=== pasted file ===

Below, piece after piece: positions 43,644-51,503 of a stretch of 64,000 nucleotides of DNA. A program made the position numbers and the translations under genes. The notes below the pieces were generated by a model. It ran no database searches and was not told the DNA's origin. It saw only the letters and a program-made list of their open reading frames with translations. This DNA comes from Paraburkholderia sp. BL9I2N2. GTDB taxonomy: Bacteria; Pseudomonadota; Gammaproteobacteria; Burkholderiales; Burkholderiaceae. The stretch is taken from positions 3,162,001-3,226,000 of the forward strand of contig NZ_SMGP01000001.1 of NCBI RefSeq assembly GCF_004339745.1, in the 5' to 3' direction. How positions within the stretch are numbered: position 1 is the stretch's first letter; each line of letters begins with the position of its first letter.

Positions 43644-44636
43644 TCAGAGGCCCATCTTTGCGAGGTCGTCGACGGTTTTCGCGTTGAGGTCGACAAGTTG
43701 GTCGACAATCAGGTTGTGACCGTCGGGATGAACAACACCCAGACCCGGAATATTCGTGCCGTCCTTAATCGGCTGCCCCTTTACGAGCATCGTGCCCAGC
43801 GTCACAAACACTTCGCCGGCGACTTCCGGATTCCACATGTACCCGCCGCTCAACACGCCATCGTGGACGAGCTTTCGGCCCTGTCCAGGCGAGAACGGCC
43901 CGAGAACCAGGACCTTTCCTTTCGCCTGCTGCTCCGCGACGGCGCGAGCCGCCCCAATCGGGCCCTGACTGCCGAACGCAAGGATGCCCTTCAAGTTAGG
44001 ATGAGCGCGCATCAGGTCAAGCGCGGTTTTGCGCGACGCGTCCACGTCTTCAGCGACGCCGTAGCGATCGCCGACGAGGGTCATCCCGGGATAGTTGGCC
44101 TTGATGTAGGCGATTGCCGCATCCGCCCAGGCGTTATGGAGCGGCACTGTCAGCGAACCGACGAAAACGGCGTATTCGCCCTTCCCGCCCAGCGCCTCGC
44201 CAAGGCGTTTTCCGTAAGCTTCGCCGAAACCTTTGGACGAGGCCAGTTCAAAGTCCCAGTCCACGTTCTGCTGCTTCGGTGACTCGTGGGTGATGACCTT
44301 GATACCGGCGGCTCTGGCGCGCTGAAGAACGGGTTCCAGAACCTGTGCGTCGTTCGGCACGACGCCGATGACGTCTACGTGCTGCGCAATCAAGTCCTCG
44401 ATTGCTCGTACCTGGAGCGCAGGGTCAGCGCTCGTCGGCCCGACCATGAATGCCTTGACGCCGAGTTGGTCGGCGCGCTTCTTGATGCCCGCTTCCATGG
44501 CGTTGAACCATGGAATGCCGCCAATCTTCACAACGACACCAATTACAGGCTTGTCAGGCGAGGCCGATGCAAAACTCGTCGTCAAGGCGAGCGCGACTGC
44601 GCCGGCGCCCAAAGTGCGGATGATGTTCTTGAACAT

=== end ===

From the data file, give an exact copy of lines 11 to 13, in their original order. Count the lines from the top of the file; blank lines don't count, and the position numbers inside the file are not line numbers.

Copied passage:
44401 ATTGCTCGTACCTGGAGCGCAGGGTCAGCGCTCGTCGGCCCGACCATGAATGCCTTGACGCCGAGTTGGTCGGCGCGCTTCTTGATGCCCGCTTCCATGG
44501 CGTTGAACCATGGAATGCCGCCAATCTTCACAACGACACCAATTACAGGCTTGTCAGGCGAGGCCGATGCAAAACTCGTCGTCAAGGCGAGCGCGACTGC
44601 GCCGGCGCCCAAAGTGCGGATGATGTTCTTGAACAT